“I don’t want anything that takes up space or I have to dust.
I just want my children to be together and get along.”
Each year I ask aging mothers what they’d like for Mother’s Day. The above quote sounds unappreciative or perhaps an attempt at humor. I probed a bit. This grandmother means exactly what she said and elaborated. Saying she has everything she needs, she emphasizes she’s trying to get rid of–not acquire–stuff.
(5/2015–Update: Full Disclosure. This grandmother now, selectively, uses her iPad, but still handwrites all personal correspondence. Stationery is an always-welcome gift for her.)
To make the point: her adult children gave her an iPad at Christmas (she doesn’t like using computers, hers was 20-years-old). She knows her new email address is 2 words (her children signed her up); has no idea the word order nor whether they’re case- sensitive. What she wants most: having her children get along and time when the whole family (she’s widowed) can be together. Hmmmm… do we remember to give Moms what they want and avoid imposing “hidden agenda” (something we want for them for a reason) gifts?
10 Mother’s Day Gifts–that don’t last forever:
The presentation makes them even more special
1. A pretty box* (a Valentine’s suggestion this year), with card saying something like: “I’ve put loads of love in this box. When you need a little, just open.” Possibly include a picture of yourself/ family/grandchildren/ pet/hearts/candies–you get the idea–in the box.
2. Beautifully decorated little cupcakes from the bakery (or DIY). Sr. Advisor R loves the looks and the taste–just the right size for an older woman, she says.
3. Selection of special teas or coffees
4. Beautifully decorated box of favorite candy or R’s favorite candy (which is hand-picked by us) or Harbor Sweets‘ Sweet Sloops.
4. LaDuree or other macaroons–eye-appealing, delicious, indulgent, extravagant
5. Lottery tickets are exciting for some. Who doesn’t like to win! Gift them in decorative box or bag .
6. Lotions/oils could be called pampering, depending on the cost. As body chemistry changes with age, they are a necessity. Older women’s skin is at risk for dryness, accentuated wrinkles etc. Moisturizing products to the rescue.
7. Perfume is not in style in some places. However, the 74-year-old grandmother has a favorite perfume. It’s one gift she loves, she says–and can use it up. Check out Mom’s favorite perfume? It’s usually nicely packaged.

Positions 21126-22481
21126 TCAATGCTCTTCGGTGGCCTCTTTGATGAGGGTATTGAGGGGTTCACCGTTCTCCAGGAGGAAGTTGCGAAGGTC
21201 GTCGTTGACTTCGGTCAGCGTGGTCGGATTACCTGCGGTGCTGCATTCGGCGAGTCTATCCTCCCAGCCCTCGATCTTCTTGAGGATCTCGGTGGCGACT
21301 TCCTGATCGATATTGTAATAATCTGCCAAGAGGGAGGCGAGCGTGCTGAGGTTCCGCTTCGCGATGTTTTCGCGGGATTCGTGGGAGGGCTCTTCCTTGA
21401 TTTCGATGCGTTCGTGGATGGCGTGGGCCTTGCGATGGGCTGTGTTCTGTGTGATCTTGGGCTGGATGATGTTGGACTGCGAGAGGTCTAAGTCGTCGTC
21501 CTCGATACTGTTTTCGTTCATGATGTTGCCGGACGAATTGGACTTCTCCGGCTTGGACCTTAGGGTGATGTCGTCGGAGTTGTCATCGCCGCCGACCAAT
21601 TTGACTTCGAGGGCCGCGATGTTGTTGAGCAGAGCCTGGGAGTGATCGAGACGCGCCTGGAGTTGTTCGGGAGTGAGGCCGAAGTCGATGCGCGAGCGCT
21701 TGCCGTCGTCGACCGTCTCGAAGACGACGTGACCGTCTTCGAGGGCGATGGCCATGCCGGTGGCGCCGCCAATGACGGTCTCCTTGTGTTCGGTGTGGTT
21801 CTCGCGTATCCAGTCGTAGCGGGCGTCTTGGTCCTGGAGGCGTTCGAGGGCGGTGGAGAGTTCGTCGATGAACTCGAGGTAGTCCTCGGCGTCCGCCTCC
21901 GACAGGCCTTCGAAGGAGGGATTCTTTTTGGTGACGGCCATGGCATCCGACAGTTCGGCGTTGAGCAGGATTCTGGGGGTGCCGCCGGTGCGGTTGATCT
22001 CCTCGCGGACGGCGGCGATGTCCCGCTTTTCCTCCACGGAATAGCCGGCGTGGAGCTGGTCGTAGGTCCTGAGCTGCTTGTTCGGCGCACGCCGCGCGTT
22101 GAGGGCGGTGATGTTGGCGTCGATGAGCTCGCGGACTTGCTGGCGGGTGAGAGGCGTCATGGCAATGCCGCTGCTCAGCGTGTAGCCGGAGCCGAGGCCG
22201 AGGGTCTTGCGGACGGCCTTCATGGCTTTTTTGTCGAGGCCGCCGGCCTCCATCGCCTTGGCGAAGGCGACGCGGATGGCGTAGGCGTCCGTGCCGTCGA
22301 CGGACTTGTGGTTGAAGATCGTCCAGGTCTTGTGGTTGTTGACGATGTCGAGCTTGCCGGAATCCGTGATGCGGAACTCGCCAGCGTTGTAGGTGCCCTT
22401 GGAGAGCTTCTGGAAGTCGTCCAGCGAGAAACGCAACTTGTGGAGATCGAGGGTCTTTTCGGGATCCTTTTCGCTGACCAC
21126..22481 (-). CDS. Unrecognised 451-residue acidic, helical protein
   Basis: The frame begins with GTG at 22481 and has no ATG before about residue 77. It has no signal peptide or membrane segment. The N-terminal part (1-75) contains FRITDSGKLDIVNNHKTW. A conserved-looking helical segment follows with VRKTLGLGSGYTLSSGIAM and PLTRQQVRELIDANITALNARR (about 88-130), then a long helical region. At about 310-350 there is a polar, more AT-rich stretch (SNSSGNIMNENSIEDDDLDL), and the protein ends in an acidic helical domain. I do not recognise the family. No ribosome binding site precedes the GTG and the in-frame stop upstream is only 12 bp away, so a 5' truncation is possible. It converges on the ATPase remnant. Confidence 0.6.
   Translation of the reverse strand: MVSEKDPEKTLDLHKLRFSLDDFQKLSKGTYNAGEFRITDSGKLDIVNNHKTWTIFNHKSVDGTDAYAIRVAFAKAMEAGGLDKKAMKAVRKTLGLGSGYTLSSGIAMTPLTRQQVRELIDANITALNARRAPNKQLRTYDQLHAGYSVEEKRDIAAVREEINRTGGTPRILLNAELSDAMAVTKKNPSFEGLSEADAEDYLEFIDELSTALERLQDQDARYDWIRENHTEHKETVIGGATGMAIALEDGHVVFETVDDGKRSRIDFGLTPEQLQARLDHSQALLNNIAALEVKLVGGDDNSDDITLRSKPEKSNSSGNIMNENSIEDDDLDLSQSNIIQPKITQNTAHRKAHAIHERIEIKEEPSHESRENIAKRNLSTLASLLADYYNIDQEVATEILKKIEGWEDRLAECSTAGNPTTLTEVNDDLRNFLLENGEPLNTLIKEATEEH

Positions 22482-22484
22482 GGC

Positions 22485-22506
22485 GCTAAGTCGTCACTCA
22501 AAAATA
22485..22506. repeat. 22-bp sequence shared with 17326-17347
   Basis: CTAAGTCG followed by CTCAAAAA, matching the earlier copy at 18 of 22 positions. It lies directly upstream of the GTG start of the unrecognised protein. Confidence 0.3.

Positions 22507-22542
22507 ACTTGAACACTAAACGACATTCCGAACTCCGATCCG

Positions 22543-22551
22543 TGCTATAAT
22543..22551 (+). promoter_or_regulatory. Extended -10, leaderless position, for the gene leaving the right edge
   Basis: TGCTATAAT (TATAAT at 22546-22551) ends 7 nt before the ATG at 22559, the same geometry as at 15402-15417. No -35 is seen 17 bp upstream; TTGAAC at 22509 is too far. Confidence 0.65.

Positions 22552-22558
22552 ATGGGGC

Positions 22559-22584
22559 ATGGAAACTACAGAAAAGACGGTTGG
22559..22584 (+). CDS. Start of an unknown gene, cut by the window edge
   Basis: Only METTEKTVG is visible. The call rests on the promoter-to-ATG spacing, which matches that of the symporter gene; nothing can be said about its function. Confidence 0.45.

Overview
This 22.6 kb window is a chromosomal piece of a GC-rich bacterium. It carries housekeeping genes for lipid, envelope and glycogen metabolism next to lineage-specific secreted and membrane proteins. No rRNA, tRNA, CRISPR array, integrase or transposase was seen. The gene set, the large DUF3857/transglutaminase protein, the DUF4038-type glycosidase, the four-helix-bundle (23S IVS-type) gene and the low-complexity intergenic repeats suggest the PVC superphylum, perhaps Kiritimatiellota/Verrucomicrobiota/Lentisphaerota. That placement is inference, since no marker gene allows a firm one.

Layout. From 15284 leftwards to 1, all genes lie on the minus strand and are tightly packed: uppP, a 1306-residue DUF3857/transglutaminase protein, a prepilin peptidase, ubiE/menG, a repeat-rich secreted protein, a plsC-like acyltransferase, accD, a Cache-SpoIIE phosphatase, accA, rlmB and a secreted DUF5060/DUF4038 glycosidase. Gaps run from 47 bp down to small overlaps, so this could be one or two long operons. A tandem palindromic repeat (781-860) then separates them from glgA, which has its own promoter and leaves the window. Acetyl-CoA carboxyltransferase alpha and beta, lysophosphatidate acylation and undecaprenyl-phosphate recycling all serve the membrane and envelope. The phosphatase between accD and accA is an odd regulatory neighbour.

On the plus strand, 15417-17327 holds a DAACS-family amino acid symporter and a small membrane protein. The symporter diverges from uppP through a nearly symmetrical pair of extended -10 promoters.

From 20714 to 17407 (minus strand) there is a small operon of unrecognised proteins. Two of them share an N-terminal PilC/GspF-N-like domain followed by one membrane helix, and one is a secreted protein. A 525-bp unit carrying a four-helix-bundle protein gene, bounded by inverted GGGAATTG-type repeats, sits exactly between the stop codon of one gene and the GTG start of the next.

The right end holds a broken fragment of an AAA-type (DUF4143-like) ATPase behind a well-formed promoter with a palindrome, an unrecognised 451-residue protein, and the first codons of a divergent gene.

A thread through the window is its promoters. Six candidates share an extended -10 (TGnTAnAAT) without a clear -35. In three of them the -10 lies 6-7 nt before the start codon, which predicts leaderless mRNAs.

8. Appointments at the hairdressers–or at beauty colleges (less expensive), leave women looking better and no doubt feeling better when they look in the mirror. Messy hair spoils appearance–no news there! Make arrangements, make a gift card. This gift can lift an old mother’s (or younger one’s) spirits and get couch potatoes out of the house.
9. Pedicures are a necessity when people are either no longer able to reach–or clearly see–their toe nails. Older women’s toes aren’t often visible to us (they don’t wear flip-flops). Have you checked your mother’s? Old nails can get thick, hard to cut and ugly. It’s recommended–especially for diabetics–that pedicures become routine around age 65. What could seem like an indulgence for younger people, becomes a necessity at a certain age.
10. Movie script and restaurants’ gift certificates get Mom out of the house with a friend for entertainment or a meal. Moms say a break from cooking is a gift.
Most older people want to simplify and declutter; not add stuff. The above gifts get used up and can help mothers age happy and well. And doesn’t pretty packaging make them look special. *These boxes were $1.00 at–I think–Dollar Tree stores this week.
Note: “Newsworthy” (top right). Links to timely information and research from top universities, plus some fun stuff
–to help parents age well.
Related: Click “Great Gifts” tab under header at top.